Shut In | Film Threat | #computerhacking | #hacking

Director D.J. Caruso and writer Melanie Toast’s Shut In is the first feature film coming out of the infamous website Daily Wire. Yes, that Daily Wire. I personally don’t read it, but it’s not hard to figure out their bent. But I’m just here to review their movie. After watching this, I can claim that it has very little to do with the site’s main content. I will say the trailer makes it look like a Christian thriller, but it’s not (thank God!). So let’s save the politics for the comments section and dive right into this thriller.

Jessica (Rainey Qualley) is a recently separated mother of toddler Lainey (Luciana VanDette) and her infant son. She’s currently living in the dilapidated home of her deceased mother and getting ready to sell the house, cash out, and get as far away from her drug-addict ex-husband Rob (Jake Horowitz) as possible. While preparing to move, Jessica gets stuck in the large kitchen pantry (I would kill for it) and can’t get out. As the house is secluded, little Lainey is unable to help. Unfortunately, Rob shows up to let her out. But, there’s an even worse problem, as he brought his friend Sammy (Vincent Gallo) along, who everyone suspects is a child molester.

Jessica lets Rob know she is moving away, beating around the bush that Rob’s addiction is the main reason. Goaded by Sammy, her angry ex shoves Jessica back in the pantry, takes her phone, and nails the door shut, impaling her right hand. Jessica is again trapped with no one to help, leaving Lainey and her brother helpless on the other side. Lainey is scared and hungry, and the baby does what babies do. Once again, making matters worse, someone arrives at the house, and it’s not Rob.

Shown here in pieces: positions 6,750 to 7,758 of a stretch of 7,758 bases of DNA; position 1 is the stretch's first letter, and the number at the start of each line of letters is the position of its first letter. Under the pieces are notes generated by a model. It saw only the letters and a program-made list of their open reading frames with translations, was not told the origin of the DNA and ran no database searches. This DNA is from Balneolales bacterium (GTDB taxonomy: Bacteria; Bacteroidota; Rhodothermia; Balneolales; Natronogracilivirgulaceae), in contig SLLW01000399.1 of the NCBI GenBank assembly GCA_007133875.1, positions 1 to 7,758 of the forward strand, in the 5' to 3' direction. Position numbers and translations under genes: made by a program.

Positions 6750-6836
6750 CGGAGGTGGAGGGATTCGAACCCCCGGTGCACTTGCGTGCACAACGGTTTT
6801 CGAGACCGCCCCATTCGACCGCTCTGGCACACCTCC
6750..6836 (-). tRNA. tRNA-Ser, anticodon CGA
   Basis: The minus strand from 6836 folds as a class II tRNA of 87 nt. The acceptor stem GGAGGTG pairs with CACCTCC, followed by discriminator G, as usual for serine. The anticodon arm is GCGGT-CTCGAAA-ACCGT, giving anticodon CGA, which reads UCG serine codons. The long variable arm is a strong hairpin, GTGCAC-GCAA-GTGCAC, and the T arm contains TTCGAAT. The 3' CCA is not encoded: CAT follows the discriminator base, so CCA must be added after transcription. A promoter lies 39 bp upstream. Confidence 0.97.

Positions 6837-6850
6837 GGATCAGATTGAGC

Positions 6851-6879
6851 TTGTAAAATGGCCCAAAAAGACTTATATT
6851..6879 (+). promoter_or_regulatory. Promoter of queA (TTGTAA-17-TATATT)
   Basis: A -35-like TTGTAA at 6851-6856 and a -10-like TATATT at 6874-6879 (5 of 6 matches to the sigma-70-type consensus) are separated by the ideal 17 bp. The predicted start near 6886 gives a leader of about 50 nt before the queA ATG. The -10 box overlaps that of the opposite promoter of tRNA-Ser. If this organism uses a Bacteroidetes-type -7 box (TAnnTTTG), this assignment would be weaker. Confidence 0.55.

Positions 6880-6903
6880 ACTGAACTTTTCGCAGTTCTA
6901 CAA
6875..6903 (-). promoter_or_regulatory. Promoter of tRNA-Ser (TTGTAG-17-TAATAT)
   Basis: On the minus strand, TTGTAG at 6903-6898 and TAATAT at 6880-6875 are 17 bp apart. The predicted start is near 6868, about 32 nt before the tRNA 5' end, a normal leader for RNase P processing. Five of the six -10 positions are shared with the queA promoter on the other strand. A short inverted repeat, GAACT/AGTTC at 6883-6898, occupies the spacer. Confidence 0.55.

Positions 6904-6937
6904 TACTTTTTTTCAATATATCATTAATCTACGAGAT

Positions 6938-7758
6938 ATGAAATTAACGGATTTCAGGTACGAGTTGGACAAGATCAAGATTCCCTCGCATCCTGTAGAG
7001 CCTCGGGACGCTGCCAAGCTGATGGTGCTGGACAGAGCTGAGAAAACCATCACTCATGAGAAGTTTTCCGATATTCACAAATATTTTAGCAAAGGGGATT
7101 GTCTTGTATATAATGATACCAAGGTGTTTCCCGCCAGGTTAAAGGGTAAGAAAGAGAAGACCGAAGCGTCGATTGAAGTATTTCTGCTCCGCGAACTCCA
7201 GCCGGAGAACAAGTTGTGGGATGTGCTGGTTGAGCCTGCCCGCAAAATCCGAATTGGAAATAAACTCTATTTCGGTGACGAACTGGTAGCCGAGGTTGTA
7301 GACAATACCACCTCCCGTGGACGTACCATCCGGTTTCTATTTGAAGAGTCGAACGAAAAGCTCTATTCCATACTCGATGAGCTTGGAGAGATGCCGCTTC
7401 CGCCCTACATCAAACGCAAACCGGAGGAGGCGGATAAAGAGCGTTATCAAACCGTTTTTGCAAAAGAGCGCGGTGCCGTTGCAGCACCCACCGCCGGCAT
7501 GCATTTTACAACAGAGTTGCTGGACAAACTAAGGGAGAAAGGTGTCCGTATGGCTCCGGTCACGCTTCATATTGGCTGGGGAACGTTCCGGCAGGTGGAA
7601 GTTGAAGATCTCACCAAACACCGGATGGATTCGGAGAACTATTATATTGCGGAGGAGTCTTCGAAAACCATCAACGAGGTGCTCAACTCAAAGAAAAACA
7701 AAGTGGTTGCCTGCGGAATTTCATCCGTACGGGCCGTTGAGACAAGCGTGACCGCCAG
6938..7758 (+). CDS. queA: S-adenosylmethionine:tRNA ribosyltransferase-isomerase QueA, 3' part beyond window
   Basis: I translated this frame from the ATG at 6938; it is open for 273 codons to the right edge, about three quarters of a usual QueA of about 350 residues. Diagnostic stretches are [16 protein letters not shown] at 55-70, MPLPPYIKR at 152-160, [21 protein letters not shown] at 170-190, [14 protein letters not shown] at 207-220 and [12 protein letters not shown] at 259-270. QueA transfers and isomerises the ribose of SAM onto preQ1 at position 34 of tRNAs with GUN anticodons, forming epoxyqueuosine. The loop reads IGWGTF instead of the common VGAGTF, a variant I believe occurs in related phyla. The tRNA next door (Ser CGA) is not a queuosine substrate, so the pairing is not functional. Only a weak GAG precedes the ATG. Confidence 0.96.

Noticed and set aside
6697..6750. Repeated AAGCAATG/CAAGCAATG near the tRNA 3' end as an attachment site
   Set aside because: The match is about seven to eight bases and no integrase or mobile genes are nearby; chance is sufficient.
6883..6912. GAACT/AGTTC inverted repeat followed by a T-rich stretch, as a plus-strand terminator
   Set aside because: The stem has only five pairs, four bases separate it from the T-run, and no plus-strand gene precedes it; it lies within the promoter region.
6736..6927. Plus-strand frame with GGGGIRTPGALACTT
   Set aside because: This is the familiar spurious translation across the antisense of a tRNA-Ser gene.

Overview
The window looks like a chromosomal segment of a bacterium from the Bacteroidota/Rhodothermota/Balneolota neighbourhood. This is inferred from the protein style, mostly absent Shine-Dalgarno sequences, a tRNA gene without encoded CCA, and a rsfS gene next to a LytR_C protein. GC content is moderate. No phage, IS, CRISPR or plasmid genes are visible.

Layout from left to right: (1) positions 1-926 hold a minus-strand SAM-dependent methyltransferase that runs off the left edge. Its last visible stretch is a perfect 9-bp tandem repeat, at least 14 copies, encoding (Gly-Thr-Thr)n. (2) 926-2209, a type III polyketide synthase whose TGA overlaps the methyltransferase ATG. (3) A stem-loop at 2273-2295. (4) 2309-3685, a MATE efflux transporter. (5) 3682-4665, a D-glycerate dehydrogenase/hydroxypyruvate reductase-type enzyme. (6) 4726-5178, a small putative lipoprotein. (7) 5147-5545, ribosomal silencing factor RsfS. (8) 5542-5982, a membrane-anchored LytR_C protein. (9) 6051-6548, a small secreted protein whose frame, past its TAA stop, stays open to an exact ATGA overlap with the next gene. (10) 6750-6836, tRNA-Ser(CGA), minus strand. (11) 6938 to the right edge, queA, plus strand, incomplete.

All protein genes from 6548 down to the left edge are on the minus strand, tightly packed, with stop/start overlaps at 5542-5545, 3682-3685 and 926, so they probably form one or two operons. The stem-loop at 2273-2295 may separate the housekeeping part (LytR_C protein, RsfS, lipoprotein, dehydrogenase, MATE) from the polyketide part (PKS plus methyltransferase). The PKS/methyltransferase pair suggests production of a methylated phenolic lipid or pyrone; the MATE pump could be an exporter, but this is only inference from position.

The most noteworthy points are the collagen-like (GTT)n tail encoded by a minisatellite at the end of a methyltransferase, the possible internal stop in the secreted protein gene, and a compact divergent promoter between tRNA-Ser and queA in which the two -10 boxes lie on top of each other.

“…shoves Jessica back in the pantry, takes her phone, and nails the door shut…”

Shut In screams independent production. The fact that the entire thing is shot in a single location and that for seventy percent of the runtime, it takes place in a pantry is more than enough of a tip-off. Though it doesn’t have the feel of a big cinematic thriller, Caruso manages to build a high level of suspense in such a small space, as the action is beautifully shot. Everything from composition to camera movement to lighting is top-notch. Considering the budget and that this is the first feature from Daily Wire, it’s loaded with a lot of formerly disillusioned production talent grateful for a chance to make a high-quality film outside the Hollywood system, and it shows.

The entire movie rests on the fantastic performance of Rainey Qualley. There’s more to her role than just acting scared and yelling through a door. She hits the right note as a woman struggling to get beyond her mistakes and better her family’s life. But, unfortunately, she’s trapped by those demons in her past. The highlight is the non-verbal glances between a few grams of meth and her mother’s Bible.

Shut In is a good start for a very new production company. I prefer my thrillers to be much bigger in scope with car chases, computer hacking, and ticking timebombs. But, as small as this is, you’re in for an engaging ride, and it sets a good standard for any indie filmmaker wanting to try this genre. D.J. Caruso masterfully orchestrates this symphony of suspense, albeit a twenty-piece symphony, but a symphony nonetheless.

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